5. 5. Memory permissions Under x86 : permissions are set at MMU (+ Kernel) level using three flags : R : read permission W : write permission X : execution permission 5 years back, everything was in fact +X !!
  6. 6. Memory permissions Where to get my shellcode executed in memory ?? Alternatively (when not using shellcode) : where to return in memory to execute something usefull (think ROP).
  7. 7. Memory permissions What is or not executable depends on : - your cpu (NX flag) + BIOS Config. - your kernel (PaX, PAE...) and more globally your toolchain. - the dynamic loader (shared libs).
  8. 8. DEMO Using readelf and /proc/pid/maps to check what permissions should be. Using paxtest to verify what is actually executable or not.
  9. 9. Taxonomy of invalid memory access What's the impact of this bug ? int main(int argc, char **argv){ printf(argv[1]) ; return 0; }
  10. 10. Exemple 1 Truth is : we can't know from C source : we have to check at instruction level to see if the c library was actually built with a write primitive...
  11. 11. Segfault at... mov DWORD PTR [eax], edx eax 0x4000e030 ecx 0xbffff848 edx 0x0 ebx 0x40199ff4 => Invalid write.
  12. 12. (more complex) exemple: fld QWORD PTR [eax+0x8] => Read ? Write ? Both ??
  13. 13. DEMO Triggering the bug in xpdf Determining the error type of complex bugs using valgrind
  14. 14. Summarizing At instruction level, an invalid memory access can be of three kinds : - invalid read - invalid write - invalid exec
  15. 15. Exploiting invalid exec Trivial if jump location is user controled. eg : call [eax] Exploitation strategy : Have eax pointing to our shellcode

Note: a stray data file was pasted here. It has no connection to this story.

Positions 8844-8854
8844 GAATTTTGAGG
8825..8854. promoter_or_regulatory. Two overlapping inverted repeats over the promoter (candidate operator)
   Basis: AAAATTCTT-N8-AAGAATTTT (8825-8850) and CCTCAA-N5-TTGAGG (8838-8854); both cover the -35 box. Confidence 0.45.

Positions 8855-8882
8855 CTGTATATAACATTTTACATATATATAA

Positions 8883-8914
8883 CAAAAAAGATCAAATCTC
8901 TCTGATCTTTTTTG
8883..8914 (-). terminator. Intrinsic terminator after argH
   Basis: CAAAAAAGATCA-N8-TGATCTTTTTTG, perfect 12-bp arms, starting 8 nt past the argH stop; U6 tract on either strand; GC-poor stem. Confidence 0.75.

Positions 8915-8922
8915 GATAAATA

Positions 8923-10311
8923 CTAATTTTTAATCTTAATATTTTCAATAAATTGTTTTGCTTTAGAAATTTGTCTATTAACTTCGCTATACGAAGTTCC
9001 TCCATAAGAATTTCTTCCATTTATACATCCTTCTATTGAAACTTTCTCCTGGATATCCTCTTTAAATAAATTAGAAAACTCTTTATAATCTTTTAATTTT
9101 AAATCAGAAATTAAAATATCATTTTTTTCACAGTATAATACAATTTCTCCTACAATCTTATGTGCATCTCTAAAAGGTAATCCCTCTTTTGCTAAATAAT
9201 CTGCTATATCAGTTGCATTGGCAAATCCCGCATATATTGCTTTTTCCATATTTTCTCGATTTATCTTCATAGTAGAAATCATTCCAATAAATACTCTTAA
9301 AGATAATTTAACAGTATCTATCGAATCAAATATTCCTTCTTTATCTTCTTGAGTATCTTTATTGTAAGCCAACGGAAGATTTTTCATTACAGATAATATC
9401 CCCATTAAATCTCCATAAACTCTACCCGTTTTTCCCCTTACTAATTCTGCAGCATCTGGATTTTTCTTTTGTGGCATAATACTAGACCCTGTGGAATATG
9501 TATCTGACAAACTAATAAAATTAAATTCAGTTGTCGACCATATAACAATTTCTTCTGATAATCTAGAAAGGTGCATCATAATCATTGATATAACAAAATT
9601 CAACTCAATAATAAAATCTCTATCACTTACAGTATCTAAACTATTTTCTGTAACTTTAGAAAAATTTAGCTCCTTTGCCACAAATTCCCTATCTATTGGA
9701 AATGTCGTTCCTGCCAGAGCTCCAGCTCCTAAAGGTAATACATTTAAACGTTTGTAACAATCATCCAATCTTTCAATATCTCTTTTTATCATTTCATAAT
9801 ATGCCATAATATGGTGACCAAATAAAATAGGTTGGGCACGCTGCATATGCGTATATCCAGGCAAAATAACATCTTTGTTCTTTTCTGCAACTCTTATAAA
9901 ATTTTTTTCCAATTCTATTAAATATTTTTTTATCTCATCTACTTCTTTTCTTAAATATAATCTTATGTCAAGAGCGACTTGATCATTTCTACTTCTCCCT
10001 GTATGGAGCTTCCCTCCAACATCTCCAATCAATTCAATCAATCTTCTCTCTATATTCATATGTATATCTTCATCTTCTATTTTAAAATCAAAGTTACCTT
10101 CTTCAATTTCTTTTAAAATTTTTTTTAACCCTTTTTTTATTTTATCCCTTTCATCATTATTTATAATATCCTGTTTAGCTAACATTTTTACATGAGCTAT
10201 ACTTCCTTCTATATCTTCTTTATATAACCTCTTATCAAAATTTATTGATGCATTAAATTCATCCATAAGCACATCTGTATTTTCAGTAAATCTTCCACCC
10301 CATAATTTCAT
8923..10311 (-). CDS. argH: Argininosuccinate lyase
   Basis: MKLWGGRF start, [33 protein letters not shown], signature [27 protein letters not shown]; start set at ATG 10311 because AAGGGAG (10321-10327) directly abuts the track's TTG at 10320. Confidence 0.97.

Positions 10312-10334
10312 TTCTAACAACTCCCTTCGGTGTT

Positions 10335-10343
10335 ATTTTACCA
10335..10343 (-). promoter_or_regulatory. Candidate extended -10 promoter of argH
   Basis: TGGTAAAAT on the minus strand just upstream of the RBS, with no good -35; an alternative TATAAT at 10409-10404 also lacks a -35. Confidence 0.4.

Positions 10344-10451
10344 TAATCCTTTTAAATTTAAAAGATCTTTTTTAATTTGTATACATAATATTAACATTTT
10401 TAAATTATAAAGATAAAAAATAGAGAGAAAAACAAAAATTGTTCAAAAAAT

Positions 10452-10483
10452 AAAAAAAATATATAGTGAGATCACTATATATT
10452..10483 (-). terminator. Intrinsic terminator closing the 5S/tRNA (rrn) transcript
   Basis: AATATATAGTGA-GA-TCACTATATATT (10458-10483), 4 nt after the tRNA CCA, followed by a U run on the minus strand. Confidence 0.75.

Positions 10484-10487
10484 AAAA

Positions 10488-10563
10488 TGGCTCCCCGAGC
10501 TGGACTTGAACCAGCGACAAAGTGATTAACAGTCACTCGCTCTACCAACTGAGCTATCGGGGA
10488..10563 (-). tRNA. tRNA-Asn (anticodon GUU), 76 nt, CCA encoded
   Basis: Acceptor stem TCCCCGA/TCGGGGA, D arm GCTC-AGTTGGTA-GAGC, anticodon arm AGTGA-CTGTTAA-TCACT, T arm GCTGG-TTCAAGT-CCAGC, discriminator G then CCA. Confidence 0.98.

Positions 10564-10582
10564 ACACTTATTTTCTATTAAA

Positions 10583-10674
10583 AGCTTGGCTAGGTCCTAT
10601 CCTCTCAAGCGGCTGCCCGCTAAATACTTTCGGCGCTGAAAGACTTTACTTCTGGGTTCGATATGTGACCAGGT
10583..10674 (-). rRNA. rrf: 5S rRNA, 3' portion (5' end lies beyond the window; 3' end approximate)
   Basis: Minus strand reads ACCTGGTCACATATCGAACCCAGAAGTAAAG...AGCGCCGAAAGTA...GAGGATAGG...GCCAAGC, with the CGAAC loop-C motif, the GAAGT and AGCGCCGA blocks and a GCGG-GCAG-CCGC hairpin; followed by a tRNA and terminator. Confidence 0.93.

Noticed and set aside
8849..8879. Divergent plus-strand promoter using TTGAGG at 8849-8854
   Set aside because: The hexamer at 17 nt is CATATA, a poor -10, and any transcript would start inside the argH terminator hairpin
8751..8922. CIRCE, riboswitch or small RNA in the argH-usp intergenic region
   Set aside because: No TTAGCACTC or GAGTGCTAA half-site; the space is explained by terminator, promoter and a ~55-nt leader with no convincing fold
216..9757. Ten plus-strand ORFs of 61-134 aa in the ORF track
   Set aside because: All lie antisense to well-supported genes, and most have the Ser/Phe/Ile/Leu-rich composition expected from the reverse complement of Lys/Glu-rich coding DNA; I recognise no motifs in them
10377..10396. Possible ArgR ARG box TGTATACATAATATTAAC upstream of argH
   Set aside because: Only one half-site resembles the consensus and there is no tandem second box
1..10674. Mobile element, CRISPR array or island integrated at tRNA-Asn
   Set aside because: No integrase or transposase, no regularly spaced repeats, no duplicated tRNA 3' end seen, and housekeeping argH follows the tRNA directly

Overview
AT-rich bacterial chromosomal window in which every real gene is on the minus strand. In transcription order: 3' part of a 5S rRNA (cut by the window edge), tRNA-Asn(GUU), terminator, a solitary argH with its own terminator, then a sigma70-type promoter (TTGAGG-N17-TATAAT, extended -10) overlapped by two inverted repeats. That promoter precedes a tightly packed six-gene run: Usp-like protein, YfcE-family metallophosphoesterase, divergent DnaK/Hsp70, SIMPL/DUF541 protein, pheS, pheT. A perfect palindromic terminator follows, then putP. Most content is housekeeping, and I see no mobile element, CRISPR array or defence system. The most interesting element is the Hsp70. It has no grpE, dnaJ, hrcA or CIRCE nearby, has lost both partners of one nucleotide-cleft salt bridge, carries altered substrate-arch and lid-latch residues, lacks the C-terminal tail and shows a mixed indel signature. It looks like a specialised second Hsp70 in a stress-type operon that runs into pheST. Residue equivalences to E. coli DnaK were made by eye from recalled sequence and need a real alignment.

16. 16. Exploiting invalid exec (2/2) Fairly rare in userland Used to be a major problem in kernel land (invalid Null ptr dereference in exec mode from kernel land). First page not mappable without privs since kernel 2.6.23
  17. 17. Exploiting invalid reads Cannot hijack control flow directly :( Exploitation strategy: - Either use no memory corruption (eg : information leakage) - Or trigger a bug latter in the code (either invalid exec or invalid write) - … Or it is just plain non exploitable :(
  18. 18. Exploiting invalid writes This is the meat ! Exploitation strategy : - Either overwrite important data (eg : tast_struct->uid in kernel land) - Or try to hijack the control flow
  19. 19. The case of invalid writes : different levels of control X86 allows accessing either : - 8 bytes - 4 bytes (most instructions) - 2 bytes - 1 byte
  20. 20. The case of invalid writes : different levels of control - If both destination and value are fully user controled : overwrite .dtors, liked list in at_exit, function pointers... (ideal case such as missing format strings, easy !) - If only destination is user controled : attempt a pointer truncation on a given function pointer.
  21. 21. Problem is... Out of 3Gb of user land, how to find a suitable function pointer to overwrite or truncate ?
  22. 22. Exploitation strategy - Dump the content of every section of the binary - Parse the +W ones - Check for pointers to +X locations => exhaustive, reduced list of potential candidates. Then chose one based on actual binary constraints (will truncation point to a user controled location ?)
  23. 23. DEMO Triggering an invalid write in Opera Using livedump to chose potential candidates
  24. 24. Memory alignement Most Intel instructions only allow reads/writes on aligned boundaries. Typically : 4b aligned memory
  25. 25. (Common) Worst case scenario If only 0x00000000 can be written, in 4b aligned memory locations... => Then pointer truncation won't be possible on 4b aligned sections :-(
  26. 26. Naive exploitation strategy - Trigger the bug - set a signal handler for signal 5 which re enables single stepping - set the « trap » cpu flag => Single step until exit and monitor unaligned reads/writes. => Slow, painfull, per thread :(
  27. 27. Elite exploitation strategy with livedump - Trigger the bug - set the « align » cpu flag - setup a signal handler for SIGBUS => every read/write to unaligned memory will be trapped and give potential truncation candidates
  28. 28. DEMO Using livedump to detect unaligned memory access
  29. 29. Questions ? Thank you for coming